Yesterday we posted our analysis of the Exynos 5 Octa's behavior in international versions of the Galaxy S 4 in certain benchmarks first discovered by Beyond3D user @Andreif7Samsung addressed issue on their blog earlier today:

Under ordinary conditions, the GALAXY S4 has been designed to allow a maximum GPU frequency of 533MHz. However, the maximum GPU frequency is lowered to 480MHz for certain gaming apps that may cause an overload, when they are used for a prolonged period of time in full-screen mode. Meanwhile, a maximum GPU frequency of 533MHz is applicable for running apps that are usually used in full-screen mode, such as the S Browser, Gallery, Camera, Video Player, and certain benchmarking apps, which also demand substantial performance.

The maximum GPU frequencies for the GALAXY S4 have been varied to provide optimal user experience for our customers, and were not intended to improve certain benchmark results.

Samsung Electronics remains committed to providing our customers with the best possible user experience.

The blog seems to confirm our findings, that the 533MHz GPU frequency is available for certain benchmarks ("a maximum GPU frequency of 533MHz is applicable for running apps that are usually used in full-screen mode, such as the S Browser, Gallery, Camera, Video Player, and certain benchmarking apps"). The full screen statement doesn't make a ton of sense (both GLBenchmark 2.5.1 and 2.7.0 are full screen apps, but with different GPU behavior). Samsung claims however that a number of its first party apps (S Browser, Gallery, Camera and Video Player) can also run the GPU at up to 532MHz, which actually explains something else we saw while digging around.

Looking at resources.arc inside TwDVFSApp.apk we find the following reference to pre-loaded Samsung apps:

This is what we originally assumed was happening with GLBenchmark 2.5.1 (that it was broadcasting boost intent to Samsung, but Kishonti told us that wasn't the case when we asked).

As we mentioned in our original piece, there's a flag that's set whenever this boost mode is activated: +/sys/class/thermal/thermal_zone0/boost_mode. None of the first party apps get that flag set, only the specific benchmarks we pointed out in the original article. Of those first party apps, S Browser, Gallery and Video Player all top out at a GPU frequency of 266MHz (which makes sense, none of the apps are particularly GPU intensive). I tried running WebGL content in S Browser to confirm (I ran Aquarium with 500 fish), as well as edited some photos in Gallery - 266MHz was the max observed GPU frequency.

Max Observed GPU Frequency
  S Browser Gallery Video Player Camera Modern Combat 4 AnTuTu
Samsung GT-I9500 266MHz 266MHz 266MHz 532MHz 480MHz 532MHz

The camera app on the other hand is a unique example. Here we see short blips up to 532MHz if you play around with the live filters aggressively (I just quickly tapped between enabling all of the filters, the rugged/oil pastel/fish eye filters seemed to be the more likely to trigger a 532MHz excursion). I never saw 532MHz for more than a second though. The chart below plots GPU frequency vs. sampling time to illustrate what I saw there:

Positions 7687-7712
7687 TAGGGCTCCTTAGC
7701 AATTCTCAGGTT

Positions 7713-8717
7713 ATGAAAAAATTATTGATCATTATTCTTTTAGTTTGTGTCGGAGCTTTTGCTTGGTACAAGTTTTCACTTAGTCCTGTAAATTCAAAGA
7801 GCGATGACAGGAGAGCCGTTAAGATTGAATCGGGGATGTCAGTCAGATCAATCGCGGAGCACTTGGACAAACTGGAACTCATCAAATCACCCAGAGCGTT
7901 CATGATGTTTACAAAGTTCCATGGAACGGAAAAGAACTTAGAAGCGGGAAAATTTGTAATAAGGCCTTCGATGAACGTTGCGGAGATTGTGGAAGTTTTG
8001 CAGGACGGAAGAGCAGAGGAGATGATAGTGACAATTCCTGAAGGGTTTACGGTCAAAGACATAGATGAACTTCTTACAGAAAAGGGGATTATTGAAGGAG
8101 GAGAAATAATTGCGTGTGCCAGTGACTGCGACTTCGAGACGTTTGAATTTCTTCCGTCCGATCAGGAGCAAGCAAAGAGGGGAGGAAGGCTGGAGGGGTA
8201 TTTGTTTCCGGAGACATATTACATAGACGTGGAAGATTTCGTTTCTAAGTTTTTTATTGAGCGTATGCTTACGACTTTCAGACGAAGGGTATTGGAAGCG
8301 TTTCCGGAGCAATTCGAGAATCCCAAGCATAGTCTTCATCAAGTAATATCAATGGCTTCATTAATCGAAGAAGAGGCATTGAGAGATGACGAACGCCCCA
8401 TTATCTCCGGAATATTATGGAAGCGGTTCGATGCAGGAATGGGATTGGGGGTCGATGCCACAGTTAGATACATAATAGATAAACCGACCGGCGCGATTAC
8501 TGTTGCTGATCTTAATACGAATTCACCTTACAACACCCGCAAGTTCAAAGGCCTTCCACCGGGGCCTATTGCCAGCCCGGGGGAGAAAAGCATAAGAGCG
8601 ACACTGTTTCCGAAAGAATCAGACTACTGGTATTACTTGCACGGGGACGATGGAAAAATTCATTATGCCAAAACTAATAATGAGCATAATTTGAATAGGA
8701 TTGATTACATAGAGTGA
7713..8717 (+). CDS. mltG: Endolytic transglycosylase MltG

What appears to be happening here is the boost routine grants access to raised thermal limits, which makes it possible to sustain the 532MHz GPU frequency for the duration of certain benchmarks. Since the camera app doesn't get the boost mode flag, it doesn't seem to sustain 532MHz - only 480MHz.

Otherwise the Samsung response is consistent with our findings and we're generally in agreement. Games aren't given access to the 532MHz GPU frequency, while certain benchmarks are. Samsung's pre-loaded apps can send boost intent to the DVFS (dynamic voltage and frequency scaling) controller, but they don't appear to be given the same thermal boost ability as we see in the benchmarks. Their reasoning for not giving games access to the higher frequency makes sense as well. Higher frequencies typically require higher voltage to reach, and power scales quadratically with voltage so that's typically not the best way of increasing performance - especially at the limits of one's frequency/voltage curve. In short, you wouldn't want to for thermal (and battery life) reasons. The debate is ultimately about what happens within those specified benchmarks.

Note that we're ultimately talking about an optimization that would increase GPU performance in certain benchmarks by around 10%. It doesn't sound like a whole lot, but in a very thermally limited scenario it's likely the best you can do. 

I stand by the right solution here being to either allow the end user to toggle this boost mode on/off (for all apps) or to remove the optimization entirely. I suspect the reason why Samsung wouldn't want to do the former is because you honestly don't want to run in a less thermally constrained mode for extended periods of time in a phone. Long term I'm guessing we'll either see the optimization removed or we'll see access to view current GPU clock obscured. I really hope it's not the latter as we as an industry need more insight into what's going on underneath the hood of our mobile devices, not less. Furthermore, I think this also highlights a real issue with the way DVFS management is done presently in the mobile space. Software is absolutely the wrong place to handle DVFS, it needs to be done in hardware.